Jeff Flake ‘not comfortable voting yes’ on Brett Kavanaugh

Jeff Flake ‘not comfortable voting yes’ on Brett Kavanaugh

A planned vote in the Senate Judiciary Committee on Thursday on the nomination now appears to be at risk of slipping.

Christine Blasey Ford, a professor at Palo Alto University, initially detailed the allegations about Brett Kavanaugh in confidential letters to her Congresswoman and later to California Senator Diane Feinstein, a senior Democrat on the Judiciary Committee. "He stands ready to testify tomorrow if the Senate is ready to hear him", the White House said before Grassley's announcement. John Kennedy (R-La.) said Sunday on Fox that Kavanaugh's nomination process was an "intergalactic freak show" and that "I don't know what our Democratic friends expect us to do" about the sexual assault allegation because of its secrecy.

One of Grassley's Republican colleagues on the Judiciary Committee left the door open to further hearings about Ford's allegations.

The White House referred ABC News to Kavanaugh's earlier statement on the allegations.

The developments evoked memories of Supreme Court Justice Clarence Thomas' contentious confirmation hearings in 1991 involving sexual harassment allegations lodged against him by lawyer Anita Hill. If so, it will elevate the debate on Kavanaugh from a Washington squabble to a national zeitgeist moment.

Feinstein separately issued a statement on Sunday supporting Ford and urging the FBI to investigate her claims before Senate action on the nomination of Kavanaugh, who would succeed retired centrist conservative Anthony Kennedy. She recalled both her own and Justice Antonin Scalia's "truly bipartisan" hearings in better days. It said the Federal Bureau of Investigation had forwarded to the White House a letter, evidently from Ford, describing alleged misconduct in the 1980s by Kavanaugh. "For any woman, sharing an experience involving sexual assault-particularly when it involves a politically connected man with influence, authority and power-is extraordinarily hard". But it also takes place at a pivotal moment for the conservative movement, which is within reach of a goal it has pursued for decades of cementing a majority on the Supreme Court at a time of key rulings on issues like abortion, same-sex marriage and the role of religion in American life. The Republicans move in lockstep, and so do the Democrats. "Given the late addendum to the background file and revelations of Dr. Ford's identity, Chairman Grassley is actively working to set up such follow-up calls with Judge Kavanaugh and Dr. Ford ahead of Thursday's scheduled vote", the spokesman said.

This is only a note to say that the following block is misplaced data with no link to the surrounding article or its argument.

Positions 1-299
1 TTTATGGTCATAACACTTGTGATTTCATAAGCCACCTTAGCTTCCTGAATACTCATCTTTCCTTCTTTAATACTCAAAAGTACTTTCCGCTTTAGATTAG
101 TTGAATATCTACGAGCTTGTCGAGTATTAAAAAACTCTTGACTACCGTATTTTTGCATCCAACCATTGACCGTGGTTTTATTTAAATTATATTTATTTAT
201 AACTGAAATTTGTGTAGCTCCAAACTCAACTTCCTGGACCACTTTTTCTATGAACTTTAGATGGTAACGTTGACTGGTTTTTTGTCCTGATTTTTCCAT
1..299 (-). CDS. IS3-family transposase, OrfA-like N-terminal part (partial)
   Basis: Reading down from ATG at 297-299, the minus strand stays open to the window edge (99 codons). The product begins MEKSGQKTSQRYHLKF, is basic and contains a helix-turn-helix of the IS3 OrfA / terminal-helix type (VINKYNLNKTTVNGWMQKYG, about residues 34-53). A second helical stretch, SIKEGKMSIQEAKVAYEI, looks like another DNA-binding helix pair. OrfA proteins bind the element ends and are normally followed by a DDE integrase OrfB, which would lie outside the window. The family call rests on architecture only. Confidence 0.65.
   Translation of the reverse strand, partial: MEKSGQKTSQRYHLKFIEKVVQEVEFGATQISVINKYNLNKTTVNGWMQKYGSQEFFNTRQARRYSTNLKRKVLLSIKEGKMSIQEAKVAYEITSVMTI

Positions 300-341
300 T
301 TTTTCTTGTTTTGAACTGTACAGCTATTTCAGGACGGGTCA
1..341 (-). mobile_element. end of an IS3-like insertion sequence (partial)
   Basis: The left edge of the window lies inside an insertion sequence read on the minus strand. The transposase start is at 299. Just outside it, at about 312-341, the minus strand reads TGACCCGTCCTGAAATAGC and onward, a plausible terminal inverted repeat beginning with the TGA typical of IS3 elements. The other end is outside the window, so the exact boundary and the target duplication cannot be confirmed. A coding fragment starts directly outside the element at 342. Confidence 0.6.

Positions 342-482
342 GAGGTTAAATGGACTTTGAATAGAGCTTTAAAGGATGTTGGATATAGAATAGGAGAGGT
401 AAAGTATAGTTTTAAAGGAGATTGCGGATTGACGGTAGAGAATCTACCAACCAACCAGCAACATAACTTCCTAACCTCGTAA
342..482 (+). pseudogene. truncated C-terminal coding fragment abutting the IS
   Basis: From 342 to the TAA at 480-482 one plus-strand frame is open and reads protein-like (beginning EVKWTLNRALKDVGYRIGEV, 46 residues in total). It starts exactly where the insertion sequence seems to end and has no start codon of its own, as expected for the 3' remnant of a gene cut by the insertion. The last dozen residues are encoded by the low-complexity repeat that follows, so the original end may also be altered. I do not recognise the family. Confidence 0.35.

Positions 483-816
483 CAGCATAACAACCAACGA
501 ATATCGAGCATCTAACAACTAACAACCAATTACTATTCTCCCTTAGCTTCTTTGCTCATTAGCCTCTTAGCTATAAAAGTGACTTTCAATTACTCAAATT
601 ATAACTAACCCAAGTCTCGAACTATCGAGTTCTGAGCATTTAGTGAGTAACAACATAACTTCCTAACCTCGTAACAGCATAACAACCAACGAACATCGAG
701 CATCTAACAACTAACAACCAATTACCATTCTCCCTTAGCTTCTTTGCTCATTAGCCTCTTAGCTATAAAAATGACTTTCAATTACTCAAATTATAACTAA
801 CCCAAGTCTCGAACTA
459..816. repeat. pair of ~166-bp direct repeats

Going through the allegation she had made in her letter, Ford told the Post that Kavanaugh and his friend were drunk at the time and that he put his hand over her mouth when she tried to scream.

Furthermore, Ford did not appear to report the alleged assault at a house in Washington's Maryland suburbs at the time.

"I think she felt morally compelled to come forward, which is very much in line with what I know of her", said Adler.

From across the room a very drunken REDACTED said mixed words to Kavanaugh ranging from "go for it" to "stop".

"This is a completely false allegation", he said in a statement issued through the White House on Monday morning. "It is really not fair to either of them the way it is was handled".

An FBI investigation "should be the first step in addressing the allegations", the lawyers wrote Tuesday in a letter obtained by The Associated Press.

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Presidential nominations often unfold according to an intangible logic.

And any slowed momentum could give time for more problems to emerge and allow his fate to become even more embroiled in the midterm elections, which are only seven weeks away. Alaska's Murkowski and Maine Republican Sen. Dianne Feinstein of California, in July.

Ms Katz also denied that Ms Ford, a Democrat, is politically motivated.

A spokesman for Chairman Chuck Grassley of Iowa said Sunday that "it's disturbing that these uncorroborated allegations from more than 35 years ago" would surface ahead of voting. But there was just a hint of an opening for Democrats.

Republican sources on Capitol Hill say it's uncertain if the hearing scheduled for next Monday to address the accusation against Kavanaugh will occur. Lindsey Graham raised the possibility that the committee should hear testimony from Ford.

When asked if the committee should consider delaying the vote this week, Murkowski told CNN, "Well, I think that might be something they might have to consider, at least having that discussion. I wish I could wave a magic wand and have it go back to the way it was", said the 85-year-old jurist. "This is not something that came up during the hearings".

But Kavanaugh's unwavering denial amid demands that the hearing be delayed have helped consolidate GOP support for the embattled nominee.

A CNN reporter asked Collins on September 16, 2018 about the Kavanaugh accusations.

Democratic Senate Minority Leader Chuck Schumer played directly into the idea that the #MeToo campaign had changed everything.

The Leadership Conference on Civil and Human Rights said the allegation should be taken seriously while respecting the privacy of the woman who made the allegations. "That can not happen in this case".

Republican Sen. Susan Collins of ME, a key Senate vote on Kavanaugh's nomination, said it would be "puzzling" if Ford did not testify on Monday.

"From the outset, I have believed these allegations were extremely serious and bear heavily on Judge Kavanaugh's character".

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